Of course, all clients are unique. However, clients in specific industries will share certain characteristics. A training partner must understand the nuances of your business and industry. Twenty years training sellers in high-end machinery is impressive. However, it might not translate well to widget makers.

Plus, the size of your business is important. A training partner limited to smaller business may not be equipped to support your team. They may not understand the specific challenges you face.

Also, before selecting a training partner, consider your corporate vision. What philosophies or approaches does your company stress or expect? To avoid mixed messaging, select a trainer partner that shares and supports your sales approach, strategy, and process.

Training Style

Just as all teachers will not reach all students, all trainers are not suitable to all trainees. Select one who fits your team. Some aspects of training style to consider are:

  • Is the trainer engaging?
  • Is the training lively and interactive?
  • What is the pace of the training?
  • Does the training feature relatable, real-world examples?
  • Does the training employ technology?

Just as sales is about building relationships, training partners must connect with your team. Part of this is the trainer’s personality. Are they engaging? Do they use humor and storytelling? Perhaps they are more reserved. In any case, ensure the trainer engages your team.

The best trainers often share stories and insight from their own experience. These must relate to their audience. Remember, lessons from selling machinery may not translate to selling widgets. Similarly, the training should feature real sales situations and scenarios that apply to your reps’ day-to-day experience.

Today, top training partners can customize their training to your industry and team. Specific, relatable sales scenarios in workbooks and other materials can boosts engagement and retention. 

Of course, your trainer should have the requisite sales experience. Ideally, this should be in your own or a similar industry. More importantly, however, are they experienced enough trainers to reach a wide variety of sellers? Perhaps your team is young and enthusiastic and responds to gamification. Or maybe they’re seasoned vets who favor a traditional approach. More likely, they’re a mixture of both. You need a trainer who can build rapport and work with them all.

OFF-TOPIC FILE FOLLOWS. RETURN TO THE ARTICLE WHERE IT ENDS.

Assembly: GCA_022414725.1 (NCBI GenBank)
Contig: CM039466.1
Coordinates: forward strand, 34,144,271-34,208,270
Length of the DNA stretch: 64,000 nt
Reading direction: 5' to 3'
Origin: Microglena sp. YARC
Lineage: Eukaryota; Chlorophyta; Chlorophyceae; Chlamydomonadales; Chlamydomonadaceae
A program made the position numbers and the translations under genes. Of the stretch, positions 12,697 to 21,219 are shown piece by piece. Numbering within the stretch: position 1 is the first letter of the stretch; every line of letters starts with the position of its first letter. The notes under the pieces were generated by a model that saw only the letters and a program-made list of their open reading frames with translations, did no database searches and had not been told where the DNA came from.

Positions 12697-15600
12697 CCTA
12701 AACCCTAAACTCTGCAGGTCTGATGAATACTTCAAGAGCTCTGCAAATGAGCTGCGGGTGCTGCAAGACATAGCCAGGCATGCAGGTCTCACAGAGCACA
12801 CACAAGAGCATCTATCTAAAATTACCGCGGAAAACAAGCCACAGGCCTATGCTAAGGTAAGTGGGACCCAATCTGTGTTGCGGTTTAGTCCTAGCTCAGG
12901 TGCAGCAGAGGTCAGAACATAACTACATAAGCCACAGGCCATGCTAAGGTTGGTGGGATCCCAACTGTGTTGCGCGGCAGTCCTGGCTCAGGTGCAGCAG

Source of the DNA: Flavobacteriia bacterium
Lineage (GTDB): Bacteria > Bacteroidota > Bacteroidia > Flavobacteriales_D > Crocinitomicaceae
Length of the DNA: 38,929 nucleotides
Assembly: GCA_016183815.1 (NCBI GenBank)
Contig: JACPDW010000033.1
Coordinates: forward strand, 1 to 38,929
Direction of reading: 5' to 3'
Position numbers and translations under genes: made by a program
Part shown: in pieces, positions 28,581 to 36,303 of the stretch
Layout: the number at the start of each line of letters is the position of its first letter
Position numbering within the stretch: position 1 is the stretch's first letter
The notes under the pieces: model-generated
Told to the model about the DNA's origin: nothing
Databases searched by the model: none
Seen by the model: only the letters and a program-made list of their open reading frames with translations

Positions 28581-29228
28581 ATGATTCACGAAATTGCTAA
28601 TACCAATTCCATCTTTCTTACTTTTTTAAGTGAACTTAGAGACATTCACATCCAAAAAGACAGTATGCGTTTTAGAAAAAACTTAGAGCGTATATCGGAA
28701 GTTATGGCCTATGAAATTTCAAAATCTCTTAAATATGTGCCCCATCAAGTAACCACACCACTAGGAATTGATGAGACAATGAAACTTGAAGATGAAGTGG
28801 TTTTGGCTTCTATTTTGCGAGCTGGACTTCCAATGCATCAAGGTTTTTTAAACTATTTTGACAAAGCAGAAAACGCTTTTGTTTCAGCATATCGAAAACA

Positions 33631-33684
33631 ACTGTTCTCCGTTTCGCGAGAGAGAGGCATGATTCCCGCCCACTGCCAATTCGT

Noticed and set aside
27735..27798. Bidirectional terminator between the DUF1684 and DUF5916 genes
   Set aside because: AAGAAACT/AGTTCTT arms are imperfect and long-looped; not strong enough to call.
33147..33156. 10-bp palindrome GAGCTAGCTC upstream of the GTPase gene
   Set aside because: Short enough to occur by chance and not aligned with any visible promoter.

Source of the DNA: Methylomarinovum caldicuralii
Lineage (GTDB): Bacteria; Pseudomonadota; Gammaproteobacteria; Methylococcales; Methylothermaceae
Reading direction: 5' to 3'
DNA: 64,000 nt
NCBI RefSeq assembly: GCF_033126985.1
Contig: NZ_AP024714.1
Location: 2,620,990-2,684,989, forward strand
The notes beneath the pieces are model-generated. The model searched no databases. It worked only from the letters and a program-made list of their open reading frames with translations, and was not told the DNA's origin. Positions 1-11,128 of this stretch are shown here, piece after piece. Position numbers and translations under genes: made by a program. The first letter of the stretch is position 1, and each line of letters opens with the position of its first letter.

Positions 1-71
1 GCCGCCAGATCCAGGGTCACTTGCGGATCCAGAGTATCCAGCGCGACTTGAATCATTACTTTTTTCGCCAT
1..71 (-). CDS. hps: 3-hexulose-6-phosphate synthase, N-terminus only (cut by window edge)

Also, along with this, consider the technical prowess of your team. Today, technology influences all aspects of sales. However, all sales teams are not equally proficient. Be mindful of the skill level of your team members and the tech employed in training.  

Training Tied to Coaching

For training to be successful, it must be tied to coaching. Most training is one-off and semi-regular. It can be easy for teams to disengage and forget. Coaching, however, is regular and on-going. It’s essential your coaching reinforces the lessons learned in training. Here are tips to tie training to coaching:

  • Managers should participate in training
  • Managers should be trained to coach the material
  • Managers should have the tools to reinforce the training
  • Managers should incorporate training into both one-on-one and group coaching

A big part of this is ensuring your sales managers are trained in the training. Today, top training partners provide instruction to help sales managers successfully coach their training methods.  

As the sales environment shifts, sellers must adapt their processes. Therefore, best practices change with the times and technology. Sales training can be an effective tool to make sales reps more productive and successful. This makes training a booming and competitive field. The key is finding a training organization that meets your needs, engages your reps, and boosts your business. We hope these tips help you find best sales training partner for your organization and team.